The Alphen Boutique Hotel in Constantia was declared a national monument in 1973. Pictures: Janine Smith
The Alphen Boutique Hotel in Constantia was declared a national monument in 1973. Pictures: Janine Smith
The grounds of the hotel are well looked after and the surrounding oaks offer plenty of shade for quiet moments of contemplation.
The grounds of the hotel are well looked after and the surrounding oaks offer plenty of shade for quiet moments of contemplation.

When I told my mom I would be spending some time at the Alphen Boutique Hotel in Constantia, she was almost as excited as I was. “Oh, we used to go there back in the day and it was grand,” she cooed. Back in the day, this regional landmark was the place to see and be seen – and now, after an extensive revamp, it’s ready to continue a tradition of top-class hospitality in fine style.

Situated on just over 11 acres of land, the Alphen was originally part of the Groot Constantia Estate and has been evolving constantly since the late 17th century. Its rich history is as colourful as some of the people who have stayed there over the years. Iconic figures including Cecil John Rhodes and Lord Charles Somerset put their boots down on its carpets. Mark Twain and George Bernard Shaw enjoyed its hospitality, perhaps pondering new ideas in the shade of its many oak trees. Today, the manicured gardens offer guests curtained sunbeds and a poolside bar to sit and sip cocktails or just watch the world go by.

The hotel is an all-suite establishment and you can choose to stay in a Cool Room (bedroom and bathroom only), Amazing Room (with private lounge), Stunning Room (terrace with a view) or the honeymooners’ dream, the Magic Room. Our home away from home for the night was the Amazing Room and the “wow factor” certainly makes its name appropriate. The sumptuous palette of gold, silver, black and royal purple would be overbearing anywhere else, but the dramatic colours and textures are balanced against the snowy linen on the extra-length king-size bed and various pieces of statement furniture in white leather and muted upholstery. The overall decor - bold and yet minimalist - is a thorough mix of old and new, and the Alphen has managed to hold onto its roots while incorporating the opulence and glamour of yesteryear into a functional, well-equipped space to relax.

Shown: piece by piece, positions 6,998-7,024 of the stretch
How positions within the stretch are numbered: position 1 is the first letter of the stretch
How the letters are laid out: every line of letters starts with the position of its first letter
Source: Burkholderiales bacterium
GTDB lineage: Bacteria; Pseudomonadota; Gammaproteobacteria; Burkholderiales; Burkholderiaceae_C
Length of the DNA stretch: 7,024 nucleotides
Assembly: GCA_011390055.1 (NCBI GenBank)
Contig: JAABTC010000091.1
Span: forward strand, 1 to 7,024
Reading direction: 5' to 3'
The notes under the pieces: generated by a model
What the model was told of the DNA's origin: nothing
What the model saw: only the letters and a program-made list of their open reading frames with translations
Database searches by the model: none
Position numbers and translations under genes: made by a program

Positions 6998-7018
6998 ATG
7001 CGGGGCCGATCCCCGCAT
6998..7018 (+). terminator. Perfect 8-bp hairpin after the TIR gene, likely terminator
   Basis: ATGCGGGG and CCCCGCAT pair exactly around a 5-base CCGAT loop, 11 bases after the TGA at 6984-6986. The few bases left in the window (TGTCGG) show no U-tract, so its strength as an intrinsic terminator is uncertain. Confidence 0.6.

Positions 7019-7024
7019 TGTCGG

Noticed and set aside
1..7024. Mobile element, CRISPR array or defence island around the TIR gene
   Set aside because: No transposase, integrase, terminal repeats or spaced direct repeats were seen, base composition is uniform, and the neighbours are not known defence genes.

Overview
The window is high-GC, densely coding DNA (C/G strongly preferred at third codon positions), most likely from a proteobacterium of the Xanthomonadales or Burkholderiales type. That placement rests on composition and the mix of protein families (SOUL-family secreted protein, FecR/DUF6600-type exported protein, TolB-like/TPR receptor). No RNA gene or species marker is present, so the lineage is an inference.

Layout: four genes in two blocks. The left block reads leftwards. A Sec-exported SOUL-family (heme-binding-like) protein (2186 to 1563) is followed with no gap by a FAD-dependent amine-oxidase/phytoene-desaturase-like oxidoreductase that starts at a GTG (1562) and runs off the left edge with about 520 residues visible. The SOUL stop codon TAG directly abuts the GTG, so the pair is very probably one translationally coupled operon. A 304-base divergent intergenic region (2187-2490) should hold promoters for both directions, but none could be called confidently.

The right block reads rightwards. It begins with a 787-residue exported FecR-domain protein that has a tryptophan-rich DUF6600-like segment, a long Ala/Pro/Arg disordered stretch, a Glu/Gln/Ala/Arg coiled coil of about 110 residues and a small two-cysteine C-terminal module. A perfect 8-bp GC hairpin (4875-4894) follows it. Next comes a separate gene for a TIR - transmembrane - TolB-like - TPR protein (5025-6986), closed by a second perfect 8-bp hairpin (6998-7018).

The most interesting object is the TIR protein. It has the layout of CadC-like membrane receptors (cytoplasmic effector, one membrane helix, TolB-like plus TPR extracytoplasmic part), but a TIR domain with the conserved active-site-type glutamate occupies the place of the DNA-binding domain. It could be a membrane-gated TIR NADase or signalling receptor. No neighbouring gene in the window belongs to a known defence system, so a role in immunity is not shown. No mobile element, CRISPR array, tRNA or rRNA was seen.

Our evening at the hotel’s signature restaurant, 5 Rooms, was as much about the people as it was about the food. Our reservation was for 7pm and when we arrived, other diners were few and far between – a confirmation of my long-held belief that Cape Town’s beautiful people only emerge after 9pm. Sure enough, the first two hours were delightfully quiet and we capitalised on the intimate atmosphere during a three-course culinary adventure.

My husband, the carnivore, was thoroughly impressed with the mix of meaty fare on offer and sampled the salmon carpaccio with capers, red onions and balsamic syrup. My avocado and rocket salad, with shaved parmesan and toasted pine nuts, was an absolute taste sensation! I had reservations about the success of such a seemingly simple dish, but it was the combination of strong flavours that made it work so well... I’m no Nigella, but the peppery rocket, creamy avocado, sharp parmesan and salty pine nuts blended beautifully. A winning recipe, for sure!

For the main course, I chose the crumbed chicken fillet with marsala wine, paired with side orders of shoestring fries, cinnamon-dusted roast butternut and sauteed green vegetables. Hubby decided on the Alphen ‘Hunter’ fillet in a peppercorn rub, which was flambéed in brandy and tossed with smoked bacon, wild mushrooms and pearl onions. Delicious!

And then it was on to dessert. Ah, dessert... You’re in trouble if you have a sweet tooth at 5 Rooms because the chefs have gone out of their way to create a selection of treats guaranteed to tempt any palate. Pudding goes in a different tummy, after all! My caramel creme brulee with honeycomb ice-cream was heaven on a spoon, and my man couldn’t say enough good things about his white chocolate and cranberry tart, served with milk chocolate mousse and dark chocolate sorbet.

The bill at the end of the evening was just shy of R750, including the drinks - a bottle of mineral water, two Millers beers, two glasses of Durbanville Hills chardonnay and one glass of Allesverloren port – and excluding the service charge.

Breakfast the next morning was a casual affair at La Belle. The Alphen’s cafe and bakery is open from 7am to cater for early risers and can accommodate guests inside near the deli or on the terrace under the trees. We sat outside and soaked up as much as sun as possible while trying to decide between the French toast with homemade banana rum jam and make-your-own omelettes with a variety of fillings. In the end, I devoured a three-cheese and spring onion omelette while hubby got stuck into a very hearty English breakfast. For the health-conscious, La Belle also has an extensive raw juice menu. Try the Green Peace – a spinach, celery, cucumber and apple juice concoction. Don’t be put off by the strange colour – it’s delicious and nutritious and will give you an energy boost. If tea is your thing, grab a cup of Moroccan Mint or China Rose while making use of the complimentary Wi-Fi.

The Alphen is offering special introductory rates until the end of April this year to celebrate its recent revamp. Contact the hotel on 021 795 6300 or visit their website (www.alphen.co.za) for more details. - IOL